The Roots’ drummer Questlove once summarized Hall & Oates’ importance with a succinct joke. “I’m gonna list all the duos in the rock era that were more popular than Hall & Oates,” he declared as he helped induct the duo into the Rock and Roll Hall of Fame. After a brief pause, he continued, “Okay, I’m done.”
Hall & Oates provided an early model of the adaptable pop group, a mode that has now become the norm for any hitmakers aspiring to a long career. The duo’s undeniable knack for hooks came paired with the ability to smoothly shift gears as the sound of the mainstream rapidly evolved around them. Friday night (Feb. 19), they revisited their catalog in front of an adoring crowd at Madison Square Garden.
The pair emerged in the early ‘70s as devotees of Philadelphia’s smooth, harmony-heavy R&B scene; later in the decade, they embraced a more guitar-heavy sound. Though disco conquered pop, Hall & Oates mostly ignored it: instead, songs like “Kiss on My List,” “One on One,” and “I Can’t Go for That” featured the new technology — synth hooks and drum machine beats — that aligned with the development of New Wave. This led to their most commercially successful period, from 1981 to 1984, when they reached the pinnacle of the Hot 100 several times.
Pop ubiquity and an emphasis on singles may have tarnished the group’s reputation with critics — Hall told Rolling Stone he was shocked when he received a nomination for the Rock And Roll Hall of Fame. “I didn’t think it would happen as long as the people who were in power stayed in power,” he said with surprise in 2013, drawing on the language of outsiders. “I’ve always been sort of on the other side of the fence with the old guard and the powers-that-be… Times move on and things get validated. The whole new generation of people are looking at me and John in a different way.”
None of the fans at Madison Square Garden seemed worried about “the powers-that-be” — these were the listeners who grew up with Hall & Oates’ music and never stopped loving it. As soon the duo hit the stage, the audience responded with enthusiastic but rhythmically-challenged dancing. The performers stoked the crowd’s eagerness with a greatest hits set, playing only singles released between 1973 and 1984. (“Las Vegas Turnaround” may have been the only album cut in the set.) Hall declared at one point, “It’s a love fest here in New York City.”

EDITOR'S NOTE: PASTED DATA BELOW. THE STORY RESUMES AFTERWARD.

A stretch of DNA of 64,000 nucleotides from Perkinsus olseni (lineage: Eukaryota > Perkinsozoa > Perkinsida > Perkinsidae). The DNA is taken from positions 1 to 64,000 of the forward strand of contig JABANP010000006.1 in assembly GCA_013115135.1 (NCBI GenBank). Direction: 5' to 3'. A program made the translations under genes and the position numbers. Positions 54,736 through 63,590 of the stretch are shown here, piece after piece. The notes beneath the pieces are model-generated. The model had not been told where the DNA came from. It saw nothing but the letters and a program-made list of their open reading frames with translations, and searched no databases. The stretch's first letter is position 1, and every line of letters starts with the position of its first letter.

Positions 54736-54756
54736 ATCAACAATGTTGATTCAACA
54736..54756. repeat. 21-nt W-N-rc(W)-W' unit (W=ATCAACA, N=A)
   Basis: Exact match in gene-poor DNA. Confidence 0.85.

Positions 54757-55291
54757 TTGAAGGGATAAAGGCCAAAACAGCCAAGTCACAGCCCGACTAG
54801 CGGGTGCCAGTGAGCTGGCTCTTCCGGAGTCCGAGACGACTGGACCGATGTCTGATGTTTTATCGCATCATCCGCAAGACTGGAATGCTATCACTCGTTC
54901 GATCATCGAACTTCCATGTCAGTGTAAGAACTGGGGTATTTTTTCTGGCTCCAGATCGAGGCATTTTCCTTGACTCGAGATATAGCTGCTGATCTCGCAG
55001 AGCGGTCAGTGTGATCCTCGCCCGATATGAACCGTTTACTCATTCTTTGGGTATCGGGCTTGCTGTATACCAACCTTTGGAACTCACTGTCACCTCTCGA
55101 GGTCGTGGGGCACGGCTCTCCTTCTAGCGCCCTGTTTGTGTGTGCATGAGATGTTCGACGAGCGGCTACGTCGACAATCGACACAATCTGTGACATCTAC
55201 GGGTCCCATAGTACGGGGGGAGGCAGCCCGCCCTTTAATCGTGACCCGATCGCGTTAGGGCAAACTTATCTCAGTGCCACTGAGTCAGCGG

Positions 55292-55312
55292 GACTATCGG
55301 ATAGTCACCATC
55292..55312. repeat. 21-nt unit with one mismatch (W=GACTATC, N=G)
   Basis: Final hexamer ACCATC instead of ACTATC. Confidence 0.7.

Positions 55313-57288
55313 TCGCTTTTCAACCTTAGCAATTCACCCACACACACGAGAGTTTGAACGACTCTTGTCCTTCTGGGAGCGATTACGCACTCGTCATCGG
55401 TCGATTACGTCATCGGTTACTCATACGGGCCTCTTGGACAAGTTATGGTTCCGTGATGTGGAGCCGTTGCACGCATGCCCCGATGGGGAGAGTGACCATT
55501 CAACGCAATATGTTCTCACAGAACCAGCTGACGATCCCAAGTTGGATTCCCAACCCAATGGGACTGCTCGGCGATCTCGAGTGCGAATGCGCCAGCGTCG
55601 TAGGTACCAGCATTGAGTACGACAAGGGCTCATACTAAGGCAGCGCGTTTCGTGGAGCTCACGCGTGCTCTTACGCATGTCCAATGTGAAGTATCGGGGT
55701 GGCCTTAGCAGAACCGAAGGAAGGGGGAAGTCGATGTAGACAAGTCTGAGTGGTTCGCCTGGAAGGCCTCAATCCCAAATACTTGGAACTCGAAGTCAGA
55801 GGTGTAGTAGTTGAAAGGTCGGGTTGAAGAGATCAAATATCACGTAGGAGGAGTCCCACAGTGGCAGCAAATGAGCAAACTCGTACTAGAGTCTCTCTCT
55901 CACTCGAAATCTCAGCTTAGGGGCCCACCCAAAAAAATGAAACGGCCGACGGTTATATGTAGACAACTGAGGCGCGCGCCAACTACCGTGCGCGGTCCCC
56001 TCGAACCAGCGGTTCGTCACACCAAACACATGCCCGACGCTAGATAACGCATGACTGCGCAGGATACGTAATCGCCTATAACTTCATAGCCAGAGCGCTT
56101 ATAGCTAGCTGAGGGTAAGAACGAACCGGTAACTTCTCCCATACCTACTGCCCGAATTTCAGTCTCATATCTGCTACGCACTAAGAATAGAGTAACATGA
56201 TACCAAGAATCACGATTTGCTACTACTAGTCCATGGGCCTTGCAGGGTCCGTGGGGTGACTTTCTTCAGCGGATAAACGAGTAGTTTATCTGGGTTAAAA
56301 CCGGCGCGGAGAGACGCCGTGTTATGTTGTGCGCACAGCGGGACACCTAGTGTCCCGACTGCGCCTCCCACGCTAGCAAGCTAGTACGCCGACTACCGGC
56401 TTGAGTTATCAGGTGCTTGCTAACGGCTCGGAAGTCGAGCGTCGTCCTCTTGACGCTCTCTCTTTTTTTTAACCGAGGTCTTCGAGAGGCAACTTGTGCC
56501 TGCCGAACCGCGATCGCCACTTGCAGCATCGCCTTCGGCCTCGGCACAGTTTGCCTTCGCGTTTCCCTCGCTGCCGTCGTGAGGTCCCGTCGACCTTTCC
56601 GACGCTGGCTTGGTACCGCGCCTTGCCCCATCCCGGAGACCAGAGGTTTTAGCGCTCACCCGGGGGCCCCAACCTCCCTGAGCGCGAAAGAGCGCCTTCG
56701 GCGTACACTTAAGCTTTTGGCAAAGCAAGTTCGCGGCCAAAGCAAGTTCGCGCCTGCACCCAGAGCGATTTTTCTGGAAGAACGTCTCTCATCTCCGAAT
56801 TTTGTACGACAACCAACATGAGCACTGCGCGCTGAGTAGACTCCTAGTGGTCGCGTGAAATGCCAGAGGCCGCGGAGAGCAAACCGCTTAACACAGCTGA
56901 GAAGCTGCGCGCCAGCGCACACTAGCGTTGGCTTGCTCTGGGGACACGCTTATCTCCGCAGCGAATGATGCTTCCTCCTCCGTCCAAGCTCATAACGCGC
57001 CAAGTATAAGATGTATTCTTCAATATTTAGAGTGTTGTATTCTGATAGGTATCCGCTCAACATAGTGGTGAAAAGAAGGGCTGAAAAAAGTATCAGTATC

As the primary vocalist on many of the songs, Hall sang with wobbly enthusiasm, maintaining a loose relationship with the beat and indulging in hoarse, shouty ad-libs. Oates is the softer, more careful singer; at times, his vocals were close to whispers. They sounded best when functioning as a duo — sharing lead on the self-abrading ballad “She’s Gone,” trading pleading guitar licks on an extended intro to “Sara Smile.”
A trademark of Hall & Oates’ records is the lovely production: they sound expensive, with warm harmonies drizzled onto the songs from above. This isn’t easy to simulate live, without the benefits of multi-track recording, but the band reproduced the effect with little trouble. At times, five of the six instrumentalists were helping Oates with the backing vocals. These seemed even more lavish when contrasted with Hall’s lead — he changed his phrasing and barreled through verses, especially on the rock numbers, but Oates’ cohort of harmonizers bathed the songs in a glistening layer of mist.
This effect was especially noticeable during the night’s final song: a Delfonics cover that called back to Hall & Oates’ origins in Philadelphia soul. The opening acts, Mayer Hawthorne and Sharon Jones, both joined the duo onstage; during the chorus, nine people were singing simultaneously. The ensemble asked a direct question, “Didn’t I blow your mind this time?” For the Hall & Oates’ faithful, the answer was surely yes.